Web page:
In August last year, I rested this column for understandable reasons. I had switched role then to work for the government of Imo State. That was the second time that BROKEN TONGUES took a bow following my involvement in government and politics. The first time was in 2009 when my romance with public office began.
I assume, and I know that you know, dear reader, that my second foray into the jungle called government was rudely terminated. Barely seven months after the government I served came into office, an eclipse took place. The government was brought to a rude end in very controversial circumstances.
The details of the removal of Rt. Hon. Emeka Ihedioha as the governor of Imo State is too well known to elicit further elaboration here. Suffice it to say, however, that it is a dramatization of one of the oddities holding Nigeria hostage. We live in a bizarre country, a wasteland most of whose inhabitants have been reduced to unthinking proles. And so, when the unimaginable takes place, all we do is to shrug it off. We have long lost our sense of sho
I will resist the temptation, as I have already indicated, to inquire into this violent assault on democracy. I can only note, as the venerable Zik of Africa once said, that history will vindicate the just. Regardless of all that, it is gratifying that months after the rape of justice in my home state, I have finally put myself together to resume my role as a commentator on national and international issues. It is a familiar turf, one in which I tread with near effortless ease. I am happy to reunite with many avid readers of BROKEN TONGUES who have been prodding me to launch back. We are back to exciting times.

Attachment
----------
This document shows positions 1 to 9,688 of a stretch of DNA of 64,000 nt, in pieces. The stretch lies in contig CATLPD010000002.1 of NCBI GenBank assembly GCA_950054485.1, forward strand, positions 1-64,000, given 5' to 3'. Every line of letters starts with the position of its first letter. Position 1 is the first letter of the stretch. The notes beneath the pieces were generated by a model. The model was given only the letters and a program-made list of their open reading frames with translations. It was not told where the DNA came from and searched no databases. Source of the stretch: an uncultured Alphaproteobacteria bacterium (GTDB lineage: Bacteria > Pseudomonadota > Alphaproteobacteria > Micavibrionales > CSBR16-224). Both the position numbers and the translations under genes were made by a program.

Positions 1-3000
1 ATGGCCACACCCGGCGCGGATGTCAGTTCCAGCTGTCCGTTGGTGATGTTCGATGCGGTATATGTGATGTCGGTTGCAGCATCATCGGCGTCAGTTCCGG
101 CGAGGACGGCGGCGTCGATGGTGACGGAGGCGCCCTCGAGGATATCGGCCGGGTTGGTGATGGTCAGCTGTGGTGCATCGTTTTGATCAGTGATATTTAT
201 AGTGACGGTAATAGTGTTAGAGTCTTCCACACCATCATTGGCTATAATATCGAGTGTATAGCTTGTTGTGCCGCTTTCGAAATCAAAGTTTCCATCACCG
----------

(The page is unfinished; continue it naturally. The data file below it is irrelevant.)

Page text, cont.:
Now, to the issue of the day.
Nigeria, as we all know, is never lacking in earth-shaking stories. It is a country of one day, many troubles. If Thomas Hobbes, the 17th Century English philosopher, were to live again, he would be glad to adopt Nigeria as his home country. Nigeria typifies his state of nature where life is nasty, brutish and short. We may not have a Thomas Hobbes in our midst today to theorise about insecurity and related issues. But we have actors who are at home with such matters that test our existence as inhabitants of this wretched earth.
One such person is Samuel Ortom, the governor of Benue State. As a state actor, Ortom has seen it all. He probably never bargained for what he got as governor. Even though he was well aware that the primary responsibility of government is to protect life and property, he never imagined that his state would be so dangerously exposed to the brigandage that he reaped on the last day of December 2017. That was when Fulani terrorists, on New Year’s eve, reduced Benue to a rubble of human wreckage. The Benue experience is not isolated. Some other parts of the country have had their own baptism of fire from nomadic terrorists. In fact, we have got to the point where human life does not matter anymore. Violent deaths have become routine and are now accepted as normal. The government at the centre appears weary. It appears to have lost control of the situation.
That is why we have gun licensing advocacies such as the one Ortom is proposing. Ortom is bold. He is outspoken. He does not suffer fools gladly. He says it the way he knows and feels it. He rose to the occasion when Fulani terrorists masquerading as herdsmen made his Benue a killing field. He banned open grazing in his state. Today, any cow found roaming in the streets or bushes of Benue State will be arrested and the owner must pay fine to recover it. This has brought some sanity to bear on indiscriminate grazing in the state. It has also helped to curtail the murderous activities of the herdsman terrorist.